Some, however, just dont have their own personality and are quite fine being defined by their children.

I was almost assimilated into the Cult of Mom at a recent library storytime.
http://www.buzzbishop.com/blog/2008/07/24/the-cult-of-mom/



@buzz I’m sure they do take over – and that’s understandable. And my rant (to the Stepford Wives, not to you) is that that’s FINE.

But a word to the cult: it’s also FINE to not have kids. I wonder if, instead of being polite about the condescending comments directed at the child-free, cult-of-moms (thanks for that, Buzz!) would prefer we take an equally insulting stance and respond to someone telling us they have kids with “You have GOT to be kidding me!!!”

@dan – Thanks so much 🙂 And I appreciate the use of the word “intellectual” placed anywhere around my name.



@Beth – BTW – absolutely loved this post. Funny, smart and thought-provoking. Kudos.



[…] I wonder…why the outrage? When as dear folks like Beth mentioned in her own rant – just look at the swag and sponsors that dominated the event seemed more […]



Love the footnotes; thanks for representin’ the good Zwaggle vibes.



Beth says:

Wowsa! I wasn’t expecting so many comments! This is awesome!

@Dan – I love, I repeat LOVE, your rant! Awesome to get a male perspective on this!

And I was hoping someone would notice the Soap Nuts. Made me giggle almost as much as we giggled over the syrupy “balls” at the Indian buffet. *giggle*

@monica – “What about typing and answering phones??!” had me laughing right out loud!

@buzz – I can only imagine how much kids take over your life (heck, I only have a niece and she’s redefine me as “Aunt Beth” and my parents as “Grandma & Grandpa”) and I can see that would be a struggle to be true to yourself. But to me, that struggle would be worth it, because I don’t think anyone should become defined solely by parenthood. More like a combination of your parent identity with your other identities.

And, as Monica points out, it’s OK to not have kids too!

@Jody – My pleasure! (Bet you are glad there wasn’t a Zwaggle song for me to mock, eh?)



I think you also need to look at it from the pov of the marketers.

Women at a blogging convention. Odds are more than likely, that a majority of them will have / want children. Yes, there will be some non breeders there, there will also most likely be some gay bloggers there as well… but. .. when trying to deal in majorities and probabilities, you have to generalize, pigeon-hole and stereotype.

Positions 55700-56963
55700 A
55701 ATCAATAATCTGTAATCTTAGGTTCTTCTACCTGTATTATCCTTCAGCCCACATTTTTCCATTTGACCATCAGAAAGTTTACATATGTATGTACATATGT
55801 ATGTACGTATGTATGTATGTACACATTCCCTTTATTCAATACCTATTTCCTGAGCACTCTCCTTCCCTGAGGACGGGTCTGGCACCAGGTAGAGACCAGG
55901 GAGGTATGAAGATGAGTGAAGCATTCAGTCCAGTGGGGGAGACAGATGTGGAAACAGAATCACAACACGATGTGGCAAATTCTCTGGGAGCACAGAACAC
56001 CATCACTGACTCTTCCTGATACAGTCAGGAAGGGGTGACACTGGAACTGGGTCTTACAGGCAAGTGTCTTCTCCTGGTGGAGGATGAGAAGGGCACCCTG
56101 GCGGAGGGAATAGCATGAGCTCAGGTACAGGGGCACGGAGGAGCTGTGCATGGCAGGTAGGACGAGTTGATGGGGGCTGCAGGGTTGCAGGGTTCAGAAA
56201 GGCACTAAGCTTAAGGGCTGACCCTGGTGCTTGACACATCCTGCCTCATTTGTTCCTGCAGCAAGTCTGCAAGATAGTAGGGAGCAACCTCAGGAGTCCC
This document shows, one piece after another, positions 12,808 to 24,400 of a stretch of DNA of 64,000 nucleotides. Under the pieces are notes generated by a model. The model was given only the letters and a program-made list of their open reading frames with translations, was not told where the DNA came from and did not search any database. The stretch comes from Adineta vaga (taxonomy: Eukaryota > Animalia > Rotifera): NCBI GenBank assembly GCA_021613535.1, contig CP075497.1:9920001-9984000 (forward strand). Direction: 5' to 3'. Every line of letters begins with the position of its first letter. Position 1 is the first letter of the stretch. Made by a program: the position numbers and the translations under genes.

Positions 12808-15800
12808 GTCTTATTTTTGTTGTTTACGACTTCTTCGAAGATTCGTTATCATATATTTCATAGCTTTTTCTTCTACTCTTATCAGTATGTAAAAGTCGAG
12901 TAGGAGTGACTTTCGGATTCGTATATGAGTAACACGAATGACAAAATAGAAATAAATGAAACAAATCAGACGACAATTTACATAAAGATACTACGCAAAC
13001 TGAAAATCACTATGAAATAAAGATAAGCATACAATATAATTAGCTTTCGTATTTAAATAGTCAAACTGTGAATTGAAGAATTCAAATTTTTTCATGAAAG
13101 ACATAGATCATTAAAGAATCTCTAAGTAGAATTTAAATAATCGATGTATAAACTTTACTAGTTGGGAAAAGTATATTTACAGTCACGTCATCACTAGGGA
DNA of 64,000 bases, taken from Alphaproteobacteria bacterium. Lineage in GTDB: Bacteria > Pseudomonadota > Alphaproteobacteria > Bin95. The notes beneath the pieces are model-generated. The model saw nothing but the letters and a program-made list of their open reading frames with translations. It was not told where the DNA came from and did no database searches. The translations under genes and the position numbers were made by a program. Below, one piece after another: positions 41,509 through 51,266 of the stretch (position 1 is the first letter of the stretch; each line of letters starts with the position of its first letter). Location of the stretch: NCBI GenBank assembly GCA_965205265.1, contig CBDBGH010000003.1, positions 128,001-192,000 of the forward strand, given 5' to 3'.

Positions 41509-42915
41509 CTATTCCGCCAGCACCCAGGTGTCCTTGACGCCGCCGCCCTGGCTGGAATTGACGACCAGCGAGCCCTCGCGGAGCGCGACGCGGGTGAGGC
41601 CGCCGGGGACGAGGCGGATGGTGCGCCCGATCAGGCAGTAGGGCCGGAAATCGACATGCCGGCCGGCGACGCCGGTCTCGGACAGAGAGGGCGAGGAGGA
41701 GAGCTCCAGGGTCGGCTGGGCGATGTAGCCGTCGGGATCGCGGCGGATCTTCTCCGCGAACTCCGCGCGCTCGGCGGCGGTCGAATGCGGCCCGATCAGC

it’s not wrong, it’s not right, it’s just how it is.



Raul says:

Agreed.

One point that is important to remember is that parenthood may indeed define some people. My brother and my sister in law just became parents recently (last year, late in the year) and they feel as though in many respects, they are no long S and B but they are L’s parents. To me, they are still individuals, but to themselves, they are L’s parents. It’s an interesting change of perspective.

Sometimes, when I am angry at the way my brothers educate their children, or my brothers respond to my Mom or Dad, I get this response “you are not a parent, you wouldn’t understand”. And my blood boils. But the truth is, there are experiences I haven’t had as a father, and I can’t speak to those. However, and in complete agreement with Dan, the fact that I am not a father doesn’t mean that I am not able to understand certain things. I may not have the experience, but I can kind of get it.

Fatherhood is something, as I mentioned before, that I cherish and want but that I don’t necessarily need, much less to be defined by it.



[…] How she does it? I don’t know. I attribute that to her being ultra witty. But I digress. Beth started a post-BlogHer discussion that I couldn’t help but read, and re-read, and read the commentator’s […]



melaniea says:

I think I’m a blogger who is a Mama, rather than a Mommyblogger. I think. At least with my current blog. I started blogging while I was pregnant, but found I had a lot more to say than would fit in a pregnancy/mommyhood blog, so I started a new blog. There’s still lots and lots of stuff about my son and being a Mama, but other stuff too. (Ok, so some of it – like recipes and photos of cakes I’ve decorated – is still a bit 50s Hausfrau-ish… But I also use footnotes!)

And by the way, as I’ve been reading this post, my husband has been doing the laundry 🙂 In fact, while we were away on his sabbatical, he did about 98% of the laundry. He’s also the one who does the ironing.



melaniea says:

Oh, and I’d also love to get a Roomba – but because I’d love to see how my cat would respond to it.



Sarah says:

I am late to the discussion…

@buzzbishop, you beat me to my point.

Marketers of personal care produts and the like see a group of women in their 30s (especially in the US, where people get married more often and much younger, and have kids much younger, than countries like Canada or others in the EU) and they salivate. The Blogher ads on blogs I read are almost invariably for diapers, etc. Gross generalization, ho! But marketers must believe that the lion’s share of Blogher attendees will have kids and run households (based on US demographics), and so aim roll out products that correspond.